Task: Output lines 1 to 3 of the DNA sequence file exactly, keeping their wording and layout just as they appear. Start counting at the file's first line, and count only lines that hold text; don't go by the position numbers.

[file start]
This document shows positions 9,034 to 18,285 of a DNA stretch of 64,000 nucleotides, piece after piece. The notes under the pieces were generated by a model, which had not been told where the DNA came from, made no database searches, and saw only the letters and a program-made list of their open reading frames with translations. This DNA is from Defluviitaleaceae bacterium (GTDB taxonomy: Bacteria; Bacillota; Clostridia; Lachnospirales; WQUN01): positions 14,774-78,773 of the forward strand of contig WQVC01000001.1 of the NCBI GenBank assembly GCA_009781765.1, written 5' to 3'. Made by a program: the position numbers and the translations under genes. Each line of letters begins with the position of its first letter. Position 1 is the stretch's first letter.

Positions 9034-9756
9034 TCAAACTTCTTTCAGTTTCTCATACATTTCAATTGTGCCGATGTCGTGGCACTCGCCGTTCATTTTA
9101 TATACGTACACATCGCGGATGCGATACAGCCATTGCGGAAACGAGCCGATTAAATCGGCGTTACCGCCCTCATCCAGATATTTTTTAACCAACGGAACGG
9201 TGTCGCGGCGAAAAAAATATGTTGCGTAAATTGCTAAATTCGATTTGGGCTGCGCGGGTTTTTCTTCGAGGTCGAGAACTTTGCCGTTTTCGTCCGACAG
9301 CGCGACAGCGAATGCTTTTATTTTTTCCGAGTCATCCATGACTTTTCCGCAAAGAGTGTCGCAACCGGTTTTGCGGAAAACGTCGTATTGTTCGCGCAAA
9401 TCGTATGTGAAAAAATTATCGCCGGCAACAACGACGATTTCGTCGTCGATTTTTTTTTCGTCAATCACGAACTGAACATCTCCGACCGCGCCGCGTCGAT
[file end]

This document shows positions 9,034 to 18,285 of a DNA stretch of 64,000 nucleotides, piece after piece. The notes under the pieces were generated by a model, which had not been told where the DNA came from, made no database searches, and saw only the letters and a program-made list of their open reading frames with translations. This DNA is from Defluviitaleaceae bacterium (GTDB taxonomy: Bacteria; Bacillota; Clostridia; Lachnospirales; WQUN01): positions 14,774-78,773 of the forward strand of contig WQVC01000001.1 of the NCBI GenBank assembly GCA_009781765.1, written 5' to 3'. Made by a program: the position numbers and the translations under genes. Each line of letters begins with the position of its first letter. Position 1 is the stretch's first letter.

Positions 9034-9756
9034 TCAAACTTCTTTCAGTTTCTCATACATTTCAATTGTGCCGATGTCGTGGCACTCGCCGTTCATTTTA